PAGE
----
That lasted all of three games when he went hitless in his first 12 at-bats and he finished the season with just a seven total hits.
“Yeah, it was pretty bad,” Foster can now say with a laugh.
But that wasn’t even rock bottom for Foster in 2014.
In the fall, he joined the LSU football team as a backup quarterback, a position he held as a freshman in 2011 but relinquished soon after to focus solely on baseball. However, a fractured foot ended that before it could really even start and, to make matters worse, kept him out of fall baseball practice.
It during the recovery time that Foster simply decided to just chill-out and have some fun. When he returned to the baseball team for the spring, his teammates quickly noticed that something changed.”
“Jared just came in with a different mindset,” said junior shortstop Alex Bregman. “He had that foot injury that he had to deal with, but once he stepped back in the spring, you would just see him working so hard, but having fun.”
And so here Foster is now, playing serious baseball, all the while not taking himself too seriously.
Of course he would like to continue to start in left field and hit at the top of the order every game. But, if he doesn’t, so what? Right now, he just wants to make sure that he can keep finding good pitches to hit.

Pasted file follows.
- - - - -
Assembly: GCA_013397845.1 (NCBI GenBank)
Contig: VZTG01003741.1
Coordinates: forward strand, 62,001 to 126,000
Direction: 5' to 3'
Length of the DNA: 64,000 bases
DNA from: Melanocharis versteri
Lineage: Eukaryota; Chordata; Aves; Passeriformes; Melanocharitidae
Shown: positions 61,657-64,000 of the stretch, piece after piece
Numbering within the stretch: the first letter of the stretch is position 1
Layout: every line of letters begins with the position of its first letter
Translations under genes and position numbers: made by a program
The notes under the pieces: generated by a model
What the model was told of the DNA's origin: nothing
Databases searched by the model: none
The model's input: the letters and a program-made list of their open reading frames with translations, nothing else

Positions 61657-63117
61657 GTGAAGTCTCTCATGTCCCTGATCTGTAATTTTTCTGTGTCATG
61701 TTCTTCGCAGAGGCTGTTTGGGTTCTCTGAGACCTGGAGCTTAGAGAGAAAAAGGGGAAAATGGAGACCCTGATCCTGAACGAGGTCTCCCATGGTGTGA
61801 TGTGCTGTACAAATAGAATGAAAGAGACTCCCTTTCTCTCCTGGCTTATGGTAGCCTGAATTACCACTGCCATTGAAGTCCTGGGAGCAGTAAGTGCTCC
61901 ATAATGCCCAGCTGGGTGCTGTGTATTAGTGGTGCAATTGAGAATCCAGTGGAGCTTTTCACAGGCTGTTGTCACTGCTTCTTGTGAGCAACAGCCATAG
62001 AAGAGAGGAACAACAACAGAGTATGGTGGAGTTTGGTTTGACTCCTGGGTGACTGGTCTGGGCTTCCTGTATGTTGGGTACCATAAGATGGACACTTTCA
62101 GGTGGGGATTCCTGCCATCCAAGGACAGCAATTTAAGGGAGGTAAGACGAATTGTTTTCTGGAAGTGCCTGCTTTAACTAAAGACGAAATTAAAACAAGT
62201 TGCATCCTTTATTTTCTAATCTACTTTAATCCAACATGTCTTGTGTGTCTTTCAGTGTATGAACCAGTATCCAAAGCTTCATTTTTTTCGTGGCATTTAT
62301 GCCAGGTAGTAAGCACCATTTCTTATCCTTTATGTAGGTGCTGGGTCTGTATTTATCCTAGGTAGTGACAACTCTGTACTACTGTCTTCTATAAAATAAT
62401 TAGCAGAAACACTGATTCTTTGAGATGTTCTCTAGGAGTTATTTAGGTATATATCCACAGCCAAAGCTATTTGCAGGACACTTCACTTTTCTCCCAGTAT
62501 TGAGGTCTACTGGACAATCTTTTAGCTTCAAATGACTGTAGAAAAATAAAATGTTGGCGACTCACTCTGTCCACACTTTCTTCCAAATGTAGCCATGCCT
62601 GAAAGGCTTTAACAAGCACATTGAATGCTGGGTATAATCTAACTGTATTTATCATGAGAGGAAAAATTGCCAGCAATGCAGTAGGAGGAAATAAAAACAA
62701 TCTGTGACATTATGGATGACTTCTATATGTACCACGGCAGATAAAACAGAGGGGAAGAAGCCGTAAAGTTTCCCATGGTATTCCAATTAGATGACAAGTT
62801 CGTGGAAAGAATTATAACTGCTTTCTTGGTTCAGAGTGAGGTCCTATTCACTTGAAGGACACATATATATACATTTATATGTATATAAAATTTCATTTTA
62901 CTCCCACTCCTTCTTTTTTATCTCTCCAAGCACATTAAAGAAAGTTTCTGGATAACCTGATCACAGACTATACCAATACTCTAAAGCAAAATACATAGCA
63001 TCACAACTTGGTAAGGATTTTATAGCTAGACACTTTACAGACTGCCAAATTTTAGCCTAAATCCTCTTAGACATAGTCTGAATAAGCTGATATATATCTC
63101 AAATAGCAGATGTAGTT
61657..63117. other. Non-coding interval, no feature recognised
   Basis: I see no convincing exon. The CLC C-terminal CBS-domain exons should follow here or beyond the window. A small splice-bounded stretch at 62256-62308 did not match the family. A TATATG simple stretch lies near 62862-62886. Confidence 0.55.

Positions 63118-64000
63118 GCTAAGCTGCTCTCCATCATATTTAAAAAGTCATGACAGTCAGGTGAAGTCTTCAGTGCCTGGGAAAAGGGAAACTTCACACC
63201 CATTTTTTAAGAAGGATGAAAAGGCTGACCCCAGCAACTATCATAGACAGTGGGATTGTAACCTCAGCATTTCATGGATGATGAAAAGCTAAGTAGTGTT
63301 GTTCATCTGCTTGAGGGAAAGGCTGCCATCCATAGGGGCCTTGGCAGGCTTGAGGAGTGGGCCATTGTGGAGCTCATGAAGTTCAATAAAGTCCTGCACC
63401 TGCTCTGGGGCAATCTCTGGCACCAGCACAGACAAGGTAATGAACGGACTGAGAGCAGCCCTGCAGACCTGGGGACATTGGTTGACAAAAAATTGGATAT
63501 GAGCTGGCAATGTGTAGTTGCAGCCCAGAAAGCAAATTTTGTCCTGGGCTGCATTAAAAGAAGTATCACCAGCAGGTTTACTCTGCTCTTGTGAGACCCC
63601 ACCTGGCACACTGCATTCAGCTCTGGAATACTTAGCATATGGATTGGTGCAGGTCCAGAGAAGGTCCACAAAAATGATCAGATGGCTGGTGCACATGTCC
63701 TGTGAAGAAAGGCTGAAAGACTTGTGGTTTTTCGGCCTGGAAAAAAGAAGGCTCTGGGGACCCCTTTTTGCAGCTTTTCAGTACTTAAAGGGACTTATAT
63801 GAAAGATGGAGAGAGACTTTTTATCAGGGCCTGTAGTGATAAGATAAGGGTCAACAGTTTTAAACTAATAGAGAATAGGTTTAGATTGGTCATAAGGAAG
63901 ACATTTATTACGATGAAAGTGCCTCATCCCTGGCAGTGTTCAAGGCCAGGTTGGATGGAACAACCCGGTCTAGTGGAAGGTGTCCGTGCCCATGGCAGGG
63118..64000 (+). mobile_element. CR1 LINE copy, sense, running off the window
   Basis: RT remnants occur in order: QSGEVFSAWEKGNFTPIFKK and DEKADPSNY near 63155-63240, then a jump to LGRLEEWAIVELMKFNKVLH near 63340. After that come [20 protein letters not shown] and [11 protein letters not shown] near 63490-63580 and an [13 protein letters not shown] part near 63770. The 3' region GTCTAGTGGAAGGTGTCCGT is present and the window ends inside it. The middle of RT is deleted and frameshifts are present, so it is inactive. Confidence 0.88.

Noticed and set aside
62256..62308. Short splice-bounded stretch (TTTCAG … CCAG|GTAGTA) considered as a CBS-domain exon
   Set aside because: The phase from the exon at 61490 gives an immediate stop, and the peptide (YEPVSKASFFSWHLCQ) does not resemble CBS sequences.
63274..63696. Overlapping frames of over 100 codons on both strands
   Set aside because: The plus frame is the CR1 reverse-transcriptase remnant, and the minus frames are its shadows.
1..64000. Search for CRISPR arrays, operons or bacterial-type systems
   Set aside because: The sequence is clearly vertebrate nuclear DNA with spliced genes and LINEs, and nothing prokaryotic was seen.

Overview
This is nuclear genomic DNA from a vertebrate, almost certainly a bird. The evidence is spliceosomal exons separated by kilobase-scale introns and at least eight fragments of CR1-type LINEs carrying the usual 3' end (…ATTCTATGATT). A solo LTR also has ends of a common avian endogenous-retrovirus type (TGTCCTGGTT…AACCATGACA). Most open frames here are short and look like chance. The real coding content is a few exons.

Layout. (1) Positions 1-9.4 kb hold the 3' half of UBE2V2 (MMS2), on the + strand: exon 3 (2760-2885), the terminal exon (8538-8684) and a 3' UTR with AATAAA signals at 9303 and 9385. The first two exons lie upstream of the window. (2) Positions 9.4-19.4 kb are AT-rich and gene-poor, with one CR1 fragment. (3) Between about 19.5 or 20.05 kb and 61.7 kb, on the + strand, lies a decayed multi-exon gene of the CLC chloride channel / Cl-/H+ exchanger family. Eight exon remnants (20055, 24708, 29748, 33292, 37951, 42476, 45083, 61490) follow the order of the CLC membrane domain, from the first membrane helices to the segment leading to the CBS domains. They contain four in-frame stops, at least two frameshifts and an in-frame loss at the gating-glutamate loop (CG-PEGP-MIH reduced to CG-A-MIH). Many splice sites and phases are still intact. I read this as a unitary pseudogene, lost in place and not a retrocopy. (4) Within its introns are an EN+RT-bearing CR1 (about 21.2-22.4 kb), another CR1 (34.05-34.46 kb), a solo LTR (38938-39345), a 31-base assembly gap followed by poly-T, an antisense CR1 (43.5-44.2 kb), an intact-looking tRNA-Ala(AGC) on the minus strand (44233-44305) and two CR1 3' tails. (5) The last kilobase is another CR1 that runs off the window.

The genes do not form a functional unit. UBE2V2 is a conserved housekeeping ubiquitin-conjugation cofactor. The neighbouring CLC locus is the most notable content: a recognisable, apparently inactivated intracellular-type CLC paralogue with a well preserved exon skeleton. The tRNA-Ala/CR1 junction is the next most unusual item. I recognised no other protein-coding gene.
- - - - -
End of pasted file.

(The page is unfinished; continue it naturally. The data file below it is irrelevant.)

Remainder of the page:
“I’m just so chilled out this year and looking at things in a different way,” explained Foster. “Last year, I was pressing too much and it wasn’t fun. Right now, it feels good to go up there and be relaxed.”
Mainieri isn’t ready to commit to Foster as an everyday starter just yet, but he’s close.
“I’m not going to lock myself in and say this guy will definitely be our lead off hitter,” said Mainieri. “But obviously he’s stepping up and earning some significant playing time.”
However, Bregman seems to be a little more upfront about it.
“If Jared keeps squaring up the ball like he is now,” he said, “then he’s going to be a very special player for us this year.”